Matthew & Susan Townsend: I think Leonbergers are currently being exhibited better than they ever have been in the United States. Of course, we always have people who are new to the sport learning to raise, groom, and train their dogs, but what you typically see in the Best of Breed ring is well-presented.
Are there any health-related concerns within our breed? Any special nutritional needs?
Matthew & Susan Townsend: Leonbergers have short lives. Our breed suffers from a very high incidence of hemangiosarcoma and osteosarcoma. We have issues with allergies, thyroid disease, cardiovascular failure, and, occasionally, temperament problems. There is also some incidence of elbow and hip dysplasia, and neuropathic disorders. Nutritional needs can conflict with financial needs, as puppies can devour a mountain of food while growing.
In our opinion, is our breed in good condition overall? Any trends that warrant concern?
Matthew & Susan Townsend: We are making progress. Weak, straight rears are endemic to Leonbergers, and candidates to help improve this problem are few and far between. We continue to work on having correct, strong fronts and maintaining appropriate substance. I feel we have managed to preserve the unique character of the Leonberger while working to improve the breed.
Is our breed well-suited to be a family dog? Who are the best candidates to own our breed?
Matthew & Susan Townsend: Yes! Leonbergers with adequate exercise make excellent family companions. They are sweet and sensitive. We love to have our puppies go to homes with children where they have a fenced yard or to retired homes with an active lifestyle.
Do we feel that our breed is supported by a sufficient number of preservation breeders?
Matthew & Susan Townsend: No. Unfortunately, breeding Leonbergers is very hard on the wallet, the calendar, and the soul. Most breeders stop before they have a chance to really learn and make a difference. Huge icons of the breed are stopping their programs. We don’t know who will take their place.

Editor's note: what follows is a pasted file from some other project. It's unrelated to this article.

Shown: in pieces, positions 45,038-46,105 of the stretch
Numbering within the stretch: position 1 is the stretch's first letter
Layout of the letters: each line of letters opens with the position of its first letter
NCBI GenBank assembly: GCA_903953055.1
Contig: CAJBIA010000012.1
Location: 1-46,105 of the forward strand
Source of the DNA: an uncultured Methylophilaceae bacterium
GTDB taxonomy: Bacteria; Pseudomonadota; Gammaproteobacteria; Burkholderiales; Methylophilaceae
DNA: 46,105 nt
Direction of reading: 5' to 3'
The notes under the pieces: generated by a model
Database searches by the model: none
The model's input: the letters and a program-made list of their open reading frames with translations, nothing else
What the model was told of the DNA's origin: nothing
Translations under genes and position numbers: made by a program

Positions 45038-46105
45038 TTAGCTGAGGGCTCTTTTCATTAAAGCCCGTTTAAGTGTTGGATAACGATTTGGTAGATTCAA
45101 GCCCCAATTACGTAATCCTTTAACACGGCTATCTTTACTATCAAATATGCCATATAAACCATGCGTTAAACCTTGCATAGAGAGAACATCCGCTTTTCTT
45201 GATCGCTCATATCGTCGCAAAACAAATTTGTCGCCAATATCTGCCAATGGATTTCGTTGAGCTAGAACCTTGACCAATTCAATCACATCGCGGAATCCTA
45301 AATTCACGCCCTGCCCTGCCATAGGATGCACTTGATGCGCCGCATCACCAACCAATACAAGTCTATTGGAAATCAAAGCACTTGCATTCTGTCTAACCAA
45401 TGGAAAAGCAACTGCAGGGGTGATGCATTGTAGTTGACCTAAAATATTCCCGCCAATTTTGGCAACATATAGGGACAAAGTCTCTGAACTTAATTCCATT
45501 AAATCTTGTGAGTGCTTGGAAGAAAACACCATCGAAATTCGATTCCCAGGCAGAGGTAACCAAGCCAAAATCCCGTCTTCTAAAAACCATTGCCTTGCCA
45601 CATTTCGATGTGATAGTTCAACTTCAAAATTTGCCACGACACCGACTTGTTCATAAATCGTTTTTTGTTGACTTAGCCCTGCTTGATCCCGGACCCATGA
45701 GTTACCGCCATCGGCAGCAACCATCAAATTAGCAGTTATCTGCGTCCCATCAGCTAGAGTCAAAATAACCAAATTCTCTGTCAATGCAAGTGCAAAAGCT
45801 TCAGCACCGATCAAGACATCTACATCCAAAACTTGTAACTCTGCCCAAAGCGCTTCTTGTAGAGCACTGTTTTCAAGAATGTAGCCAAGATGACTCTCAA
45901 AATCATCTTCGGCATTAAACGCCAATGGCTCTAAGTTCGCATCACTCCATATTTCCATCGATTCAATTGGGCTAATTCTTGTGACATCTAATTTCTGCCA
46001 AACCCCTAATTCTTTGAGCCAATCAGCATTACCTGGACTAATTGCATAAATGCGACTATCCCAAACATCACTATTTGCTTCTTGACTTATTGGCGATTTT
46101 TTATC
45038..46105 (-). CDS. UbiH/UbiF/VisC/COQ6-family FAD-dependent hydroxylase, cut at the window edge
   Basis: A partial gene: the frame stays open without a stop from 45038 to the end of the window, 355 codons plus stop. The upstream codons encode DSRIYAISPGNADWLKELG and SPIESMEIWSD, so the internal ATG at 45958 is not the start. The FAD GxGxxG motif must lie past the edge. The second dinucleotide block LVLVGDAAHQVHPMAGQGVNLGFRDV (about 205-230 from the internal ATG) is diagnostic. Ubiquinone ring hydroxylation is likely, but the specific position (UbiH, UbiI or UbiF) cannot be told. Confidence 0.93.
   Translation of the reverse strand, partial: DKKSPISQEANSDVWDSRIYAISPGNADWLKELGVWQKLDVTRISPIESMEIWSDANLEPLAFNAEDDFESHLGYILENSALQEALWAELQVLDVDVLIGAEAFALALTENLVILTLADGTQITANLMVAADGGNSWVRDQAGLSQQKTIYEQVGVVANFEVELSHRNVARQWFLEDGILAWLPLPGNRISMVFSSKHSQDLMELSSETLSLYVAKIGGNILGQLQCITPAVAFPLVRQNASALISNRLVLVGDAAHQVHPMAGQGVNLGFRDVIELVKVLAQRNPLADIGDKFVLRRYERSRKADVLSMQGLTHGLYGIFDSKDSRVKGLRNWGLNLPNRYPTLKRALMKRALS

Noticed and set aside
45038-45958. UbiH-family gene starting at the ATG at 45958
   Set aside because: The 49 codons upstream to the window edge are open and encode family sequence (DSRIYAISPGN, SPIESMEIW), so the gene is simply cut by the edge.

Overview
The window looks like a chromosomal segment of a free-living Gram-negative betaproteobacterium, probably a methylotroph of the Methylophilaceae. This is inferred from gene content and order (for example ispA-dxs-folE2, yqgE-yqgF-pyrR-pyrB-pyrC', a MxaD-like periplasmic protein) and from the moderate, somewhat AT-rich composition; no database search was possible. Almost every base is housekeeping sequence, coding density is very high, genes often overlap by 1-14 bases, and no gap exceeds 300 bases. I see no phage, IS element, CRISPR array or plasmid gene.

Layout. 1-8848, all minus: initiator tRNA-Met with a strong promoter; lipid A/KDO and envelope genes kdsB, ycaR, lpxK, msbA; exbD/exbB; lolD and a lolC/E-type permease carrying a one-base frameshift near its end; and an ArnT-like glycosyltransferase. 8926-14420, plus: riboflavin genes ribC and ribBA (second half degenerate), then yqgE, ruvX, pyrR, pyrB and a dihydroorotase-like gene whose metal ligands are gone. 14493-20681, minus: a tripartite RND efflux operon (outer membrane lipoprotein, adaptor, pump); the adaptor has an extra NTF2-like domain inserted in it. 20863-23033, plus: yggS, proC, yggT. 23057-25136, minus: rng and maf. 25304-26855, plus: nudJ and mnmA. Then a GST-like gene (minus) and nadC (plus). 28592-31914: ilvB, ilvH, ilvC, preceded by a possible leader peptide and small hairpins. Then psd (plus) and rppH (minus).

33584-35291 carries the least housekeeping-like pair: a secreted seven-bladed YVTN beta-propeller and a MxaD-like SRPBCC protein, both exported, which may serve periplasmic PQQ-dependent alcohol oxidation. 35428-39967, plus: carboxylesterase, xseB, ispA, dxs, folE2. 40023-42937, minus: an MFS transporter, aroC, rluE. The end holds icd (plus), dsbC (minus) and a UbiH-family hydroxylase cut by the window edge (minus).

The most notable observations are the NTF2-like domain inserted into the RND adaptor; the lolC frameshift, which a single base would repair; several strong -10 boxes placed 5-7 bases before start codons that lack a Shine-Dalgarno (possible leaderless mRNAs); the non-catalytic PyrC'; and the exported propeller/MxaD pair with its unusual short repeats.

For a bit of fun, what’s the most amusing thing we’ve ever experienced with our breed?
Matthew & Susan Townsend: Our home is usually very quiet. One day, we had some workers come to the house to do some work that had been contracted, but not scheduled. I was at work while they were replacing some siding on the porch.
The workers chose not to heed the very loud warnings at the window from two Leonbergers that were not happy with two strangers taking the house apart. Well, after a minute or two, the window opened and two Leonbergers jumped out to “escort’’ them off the porch and into their truck.
We came home to find two very proud girls who had “defended” the house. We gave our intrepid Leos some richly deserved praise, treated them with some pepperoni, and invited the workers to come and meet them. Tails were wagging and kisses were offered. A job well done!
Are you looking for a Leonberger puppy?
The best way to ensure a long and happy relationship with a purebred dog is to purchase one from a responsible breeder. Not sure where to begin finding a breeder? Contact the National Parent Club’s Breeder Referral person, which you can find on the AKC Breeder Referral Contacts page.
Want to help rescue and re-home a Leonberger dog?
Did you know nearly every recognized AKC purebred has a dedicated rescue group? Find your new best friend on the AKC Rescue Network Listing.
Leonberger Dog Breed Magazine
Read and learn more about the friendly Leonberger dog breed with articles and information in our Leonberger Dog Breed Magazine.
Leonberger Breed Magazine - Showsight